Appellants' argument in this regard also ignores the language of the Signal majority "expressly declin[ing] to formulate a definitive rule applicable in every case in light of varying equitable considerations which may arise, and which affect the insured and the primary and excess carriers, and which depend upon the particular policies of insurance, the nature of the claim made, and the relation of the insured to the insurers. (Cf. Gray 65 Cal.2d  at pp. 276-277 [ 54 Cal.Rptr. 104, 419 P.2d 168].)" ( Signal Companies, Inc. v. Harbor Ins. Co., supra, 27 Cal.3d at p. 369.)
The Signal majority then went on to restate the well recognized rule governing the reciprocal rights and duties of several insurers who have covered the same event in the following language.
(1) "[W]e affirm the wisdom expressed in Amer. Auto Ins. Co. v. Seaboard Surety Co. (1957) 155 Cal.App.2d 192, 195-196 [ 318 P.2d 84]: `The reciprocal rights and duties of several insurers who have covered the same event do not arise out of contract, for their agreements are not with each other. . . . Their respective obligations flow from equitable principles designed to accomplish ultimate justice in the bearing of a specific burden. As these principles do not stem from agreement between the insurers their application is not controlled by the language of their contracts with the respective policy holders.' (See also National American Ins. Co. v. Insurance Co. of North America, supra, 74 Cal.App.3d  at p. 577 [ 140 Cal.Rptr. 828].)" ( Signal Companies, Inc. v. Harbor Ins. Co., supra, 27 Cal.3d at p. 369.)
Thus, Signal once again reaffirms the well recognized principle that the rights and duties of several insurers who have covered the same event but who have not contracted with each other with respect to it, are not the same to one another as they are to their respective insureds. They are, instead, governed by and "flow from equitable principles designed to accomplish ultimate justice in the bearing of a specific burden."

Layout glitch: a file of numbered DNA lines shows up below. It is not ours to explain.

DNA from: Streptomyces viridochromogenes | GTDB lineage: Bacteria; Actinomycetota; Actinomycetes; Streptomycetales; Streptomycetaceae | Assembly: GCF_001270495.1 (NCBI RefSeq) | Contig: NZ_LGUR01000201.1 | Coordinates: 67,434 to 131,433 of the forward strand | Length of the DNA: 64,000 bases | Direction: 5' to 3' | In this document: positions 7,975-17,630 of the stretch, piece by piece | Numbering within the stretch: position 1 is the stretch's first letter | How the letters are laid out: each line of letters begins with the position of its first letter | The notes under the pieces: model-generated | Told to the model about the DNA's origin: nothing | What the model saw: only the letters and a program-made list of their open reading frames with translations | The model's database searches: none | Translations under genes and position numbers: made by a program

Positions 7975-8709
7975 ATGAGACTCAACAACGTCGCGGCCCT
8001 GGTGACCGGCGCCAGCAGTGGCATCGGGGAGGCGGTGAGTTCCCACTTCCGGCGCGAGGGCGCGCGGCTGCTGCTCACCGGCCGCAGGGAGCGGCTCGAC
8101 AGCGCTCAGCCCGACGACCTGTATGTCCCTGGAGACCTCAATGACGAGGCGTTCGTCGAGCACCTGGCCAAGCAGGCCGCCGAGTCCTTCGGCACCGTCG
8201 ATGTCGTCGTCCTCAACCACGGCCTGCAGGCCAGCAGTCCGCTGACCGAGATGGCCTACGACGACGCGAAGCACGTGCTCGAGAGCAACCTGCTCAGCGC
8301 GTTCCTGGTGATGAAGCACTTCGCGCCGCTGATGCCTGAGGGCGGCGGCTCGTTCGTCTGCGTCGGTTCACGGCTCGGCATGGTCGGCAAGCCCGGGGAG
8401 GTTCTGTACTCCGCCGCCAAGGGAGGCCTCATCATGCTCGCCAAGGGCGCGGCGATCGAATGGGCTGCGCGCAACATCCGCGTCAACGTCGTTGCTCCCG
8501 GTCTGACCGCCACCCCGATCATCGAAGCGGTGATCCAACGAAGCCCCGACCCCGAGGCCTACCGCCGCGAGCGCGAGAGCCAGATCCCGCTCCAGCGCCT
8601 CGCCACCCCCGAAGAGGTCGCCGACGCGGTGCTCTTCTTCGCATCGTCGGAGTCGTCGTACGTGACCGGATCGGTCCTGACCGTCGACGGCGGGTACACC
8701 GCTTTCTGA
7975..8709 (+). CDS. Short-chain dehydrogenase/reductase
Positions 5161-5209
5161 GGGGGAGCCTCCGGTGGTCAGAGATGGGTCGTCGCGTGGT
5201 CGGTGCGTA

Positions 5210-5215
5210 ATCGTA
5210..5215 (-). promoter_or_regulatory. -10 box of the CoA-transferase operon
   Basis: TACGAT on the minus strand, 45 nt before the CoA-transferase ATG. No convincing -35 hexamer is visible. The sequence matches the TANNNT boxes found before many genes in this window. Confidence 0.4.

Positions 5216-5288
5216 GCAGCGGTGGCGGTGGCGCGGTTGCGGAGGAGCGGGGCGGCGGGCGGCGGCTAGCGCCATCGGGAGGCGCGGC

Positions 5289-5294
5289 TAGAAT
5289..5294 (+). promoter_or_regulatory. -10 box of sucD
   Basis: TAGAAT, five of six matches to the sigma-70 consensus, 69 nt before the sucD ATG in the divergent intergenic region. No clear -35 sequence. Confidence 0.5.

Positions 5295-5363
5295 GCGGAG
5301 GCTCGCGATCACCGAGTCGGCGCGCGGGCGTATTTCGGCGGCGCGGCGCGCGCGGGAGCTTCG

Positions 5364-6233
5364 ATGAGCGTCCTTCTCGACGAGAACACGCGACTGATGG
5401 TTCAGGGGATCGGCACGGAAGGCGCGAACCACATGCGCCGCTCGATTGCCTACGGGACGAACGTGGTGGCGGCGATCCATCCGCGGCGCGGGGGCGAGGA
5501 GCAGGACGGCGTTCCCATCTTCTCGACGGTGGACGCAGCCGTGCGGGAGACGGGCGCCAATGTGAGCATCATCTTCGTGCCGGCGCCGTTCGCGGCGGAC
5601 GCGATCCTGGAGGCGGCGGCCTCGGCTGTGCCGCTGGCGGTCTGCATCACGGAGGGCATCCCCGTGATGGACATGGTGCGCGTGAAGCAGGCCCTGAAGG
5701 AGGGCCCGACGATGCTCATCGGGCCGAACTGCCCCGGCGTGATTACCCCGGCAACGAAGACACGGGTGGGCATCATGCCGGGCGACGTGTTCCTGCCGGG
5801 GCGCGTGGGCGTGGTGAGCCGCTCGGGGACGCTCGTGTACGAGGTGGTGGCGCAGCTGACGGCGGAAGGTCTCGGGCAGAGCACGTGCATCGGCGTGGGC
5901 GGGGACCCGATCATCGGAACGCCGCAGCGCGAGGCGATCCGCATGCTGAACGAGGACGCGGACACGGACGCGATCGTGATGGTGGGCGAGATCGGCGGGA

Appellants call our attention to the obligation of the primary carrier to its insured Laventhol. That obligation to defend is unquestionable, and, if there were no other available insurance present carrying a duty to defend, our inquiry would end there with Pacific's obligation to Laventhol. But appellants' excess policies do exist and obligate them to defend Laventhol. We are therefore thrown back to the aforesaid equitable considerations to determine the respective obligations of the carriers among themselves to provide for and pay for the defense unless clear and explicit language in appellants' policies existed which excluded the duty to defend under the circumstances of this case. We shall hold that such language did not exist.
Moreover as respondent correctly points out: " Aetna and Signal deal with different problems. (2) Signal states the general rule that an excess carrier is not normally responsible for any of the costs of defense incurred before the primary coverage is exhausted, while Aetna holds that an excess carrier has a duty to defend after the primary coverage is exhausted unless the excess policy provides to the contrary. As the court in Olympic Ins. Co., supra, recognized, both cases are based on the same basic rule — that defense costs must generally be shared in proportion to the payment of the loss, in the absence of policy provisions dictating a contrary result. See 126 Cal.App.3d 593, at 602. In short, there is no conflict between the two decisions."
Appellants maintain that "the clear and explicit" language of their policies preclude any duty on their part to pay the defense costs for which the trial court held them responsible. Both excess policies, in the same words, state:
"The insurance afforded by this policy is subject to the same warranties, terms (including the terms used to describe the application of the limits of liability), conditions and exclusions as are contained in the primary insurance on the effective date of this policy, except, unless otherwise specifically provided in this policy, any such warranties, terms, conditions or exclusions relating to the following: